The flavor should be a pleasant mix of tart and sweet. Tangy vinegar and sugary sweetness mellow over time giving the shrub a rich, fruity flavor with just the right touch of both sweet and sour. When pleased with the result, serve your shrub mixed with flat or sparkling water, green tea, in a mixed drink or as a shot straight up.

shrub 2

Cherry, yarrow and spearmint shrub. Photo by dmp, UConn

The mellowing or blending of flavors in your shrub is actually the result of microbial action. Naturally occurring yeasts on the fruit and from the air cause the sugar to turn into alcohol while bacterial organisms transform the alcohol into more vinegar. The whole solution does not turn into vinegar because these microbial actions reach a happy equilibrium as it acidifies.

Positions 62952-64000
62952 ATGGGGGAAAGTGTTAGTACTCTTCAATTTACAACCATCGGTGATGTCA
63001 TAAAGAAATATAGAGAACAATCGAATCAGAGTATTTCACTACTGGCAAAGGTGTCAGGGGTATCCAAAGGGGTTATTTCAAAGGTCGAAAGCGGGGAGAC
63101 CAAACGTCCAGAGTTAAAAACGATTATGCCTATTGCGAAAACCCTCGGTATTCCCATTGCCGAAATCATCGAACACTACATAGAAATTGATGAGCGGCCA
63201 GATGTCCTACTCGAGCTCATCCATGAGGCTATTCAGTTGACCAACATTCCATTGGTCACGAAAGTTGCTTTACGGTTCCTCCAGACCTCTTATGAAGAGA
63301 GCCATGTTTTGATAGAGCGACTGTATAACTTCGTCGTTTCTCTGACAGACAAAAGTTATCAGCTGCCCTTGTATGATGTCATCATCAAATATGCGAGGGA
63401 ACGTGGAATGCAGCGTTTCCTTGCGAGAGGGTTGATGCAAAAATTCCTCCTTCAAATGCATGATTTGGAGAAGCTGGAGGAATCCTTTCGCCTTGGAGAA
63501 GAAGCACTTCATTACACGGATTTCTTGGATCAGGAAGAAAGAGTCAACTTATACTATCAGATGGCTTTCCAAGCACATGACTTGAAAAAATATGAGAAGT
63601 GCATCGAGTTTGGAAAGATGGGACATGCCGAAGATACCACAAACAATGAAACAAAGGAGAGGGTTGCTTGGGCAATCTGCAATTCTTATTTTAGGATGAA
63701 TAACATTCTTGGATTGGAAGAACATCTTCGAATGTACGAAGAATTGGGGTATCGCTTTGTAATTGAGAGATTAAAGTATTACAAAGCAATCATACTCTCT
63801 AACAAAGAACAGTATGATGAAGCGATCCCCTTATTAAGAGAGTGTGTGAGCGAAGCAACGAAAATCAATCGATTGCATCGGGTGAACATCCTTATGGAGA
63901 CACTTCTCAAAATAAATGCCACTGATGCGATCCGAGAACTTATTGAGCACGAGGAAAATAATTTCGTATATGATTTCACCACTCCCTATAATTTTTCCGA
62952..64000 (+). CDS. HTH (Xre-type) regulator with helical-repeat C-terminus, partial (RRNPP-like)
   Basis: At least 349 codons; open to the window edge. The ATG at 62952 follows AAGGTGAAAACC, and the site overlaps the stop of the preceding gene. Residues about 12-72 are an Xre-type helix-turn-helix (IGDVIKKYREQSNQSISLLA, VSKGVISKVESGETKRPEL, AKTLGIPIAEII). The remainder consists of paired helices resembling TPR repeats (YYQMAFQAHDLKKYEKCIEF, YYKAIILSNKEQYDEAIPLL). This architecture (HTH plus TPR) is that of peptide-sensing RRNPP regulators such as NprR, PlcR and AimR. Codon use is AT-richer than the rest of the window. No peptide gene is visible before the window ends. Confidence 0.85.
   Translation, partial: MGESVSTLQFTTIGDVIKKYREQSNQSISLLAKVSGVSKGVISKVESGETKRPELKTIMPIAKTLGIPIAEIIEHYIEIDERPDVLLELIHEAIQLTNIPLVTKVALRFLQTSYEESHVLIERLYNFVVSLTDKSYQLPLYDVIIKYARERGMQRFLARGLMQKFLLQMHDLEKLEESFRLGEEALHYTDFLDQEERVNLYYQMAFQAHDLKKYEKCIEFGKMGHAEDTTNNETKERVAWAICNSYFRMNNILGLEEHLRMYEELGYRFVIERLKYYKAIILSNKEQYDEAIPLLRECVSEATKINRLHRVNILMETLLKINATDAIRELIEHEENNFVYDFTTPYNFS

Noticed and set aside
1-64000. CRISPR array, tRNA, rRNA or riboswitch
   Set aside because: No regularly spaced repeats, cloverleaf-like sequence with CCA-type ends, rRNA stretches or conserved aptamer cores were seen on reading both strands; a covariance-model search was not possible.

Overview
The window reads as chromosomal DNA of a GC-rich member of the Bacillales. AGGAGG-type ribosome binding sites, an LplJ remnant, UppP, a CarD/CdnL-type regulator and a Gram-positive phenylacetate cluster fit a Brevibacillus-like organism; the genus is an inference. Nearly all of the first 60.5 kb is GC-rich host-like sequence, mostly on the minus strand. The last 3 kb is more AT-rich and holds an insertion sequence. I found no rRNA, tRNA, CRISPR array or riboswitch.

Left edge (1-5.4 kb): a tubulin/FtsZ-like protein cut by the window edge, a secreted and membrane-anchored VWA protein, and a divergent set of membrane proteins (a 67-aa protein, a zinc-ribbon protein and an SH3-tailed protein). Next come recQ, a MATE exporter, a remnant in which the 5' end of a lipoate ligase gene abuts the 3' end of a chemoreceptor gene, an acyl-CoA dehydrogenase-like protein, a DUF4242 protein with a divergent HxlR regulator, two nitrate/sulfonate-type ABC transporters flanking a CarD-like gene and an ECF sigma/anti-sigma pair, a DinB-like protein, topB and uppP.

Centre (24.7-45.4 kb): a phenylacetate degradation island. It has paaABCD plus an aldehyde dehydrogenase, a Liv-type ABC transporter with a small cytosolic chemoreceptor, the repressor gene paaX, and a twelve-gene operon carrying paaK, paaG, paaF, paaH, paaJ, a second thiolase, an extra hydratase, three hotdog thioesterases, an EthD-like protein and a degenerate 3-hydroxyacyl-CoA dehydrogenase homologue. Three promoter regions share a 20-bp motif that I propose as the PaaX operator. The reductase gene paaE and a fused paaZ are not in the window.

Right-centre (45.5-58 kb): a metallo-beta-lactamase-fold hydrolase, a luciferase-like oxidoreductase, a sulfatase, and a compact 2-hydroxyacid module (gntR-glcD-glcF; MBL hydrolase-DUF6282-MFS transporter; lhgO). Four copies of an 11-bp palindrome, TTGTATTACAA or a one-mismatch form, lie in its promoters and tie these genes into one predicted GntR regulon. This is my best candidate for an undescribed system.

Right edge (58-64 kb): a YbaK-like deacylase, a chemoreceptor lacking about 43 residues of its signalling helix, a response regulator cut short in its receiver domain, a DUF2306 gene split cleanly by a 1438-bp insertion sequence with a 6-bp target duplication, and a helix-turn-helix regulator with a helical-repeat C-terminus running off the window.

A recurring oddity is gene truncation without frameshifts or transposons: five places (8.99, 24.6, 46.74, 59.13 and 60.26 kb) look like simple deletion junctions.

Other recipes start by heating the fruit and the sugar and some give directions for preparing the fruit using vinegar or alcohol such as rum or brandy. The one I tried, a raspberry lavender shrub had all the ingredients mixed together and set in a dark, cool spot for a two days before refrigerating. Check out a few different recipes to find one appealing to you. Shrubs are said to keep for several months in the refrigerator. I’ll be making my first one this weekend and be better able to judge the veracity of this statement in a few months.

Shrub 3

Raspberry lavender shrub steeping before refrigeration. Photo by dmp, UConn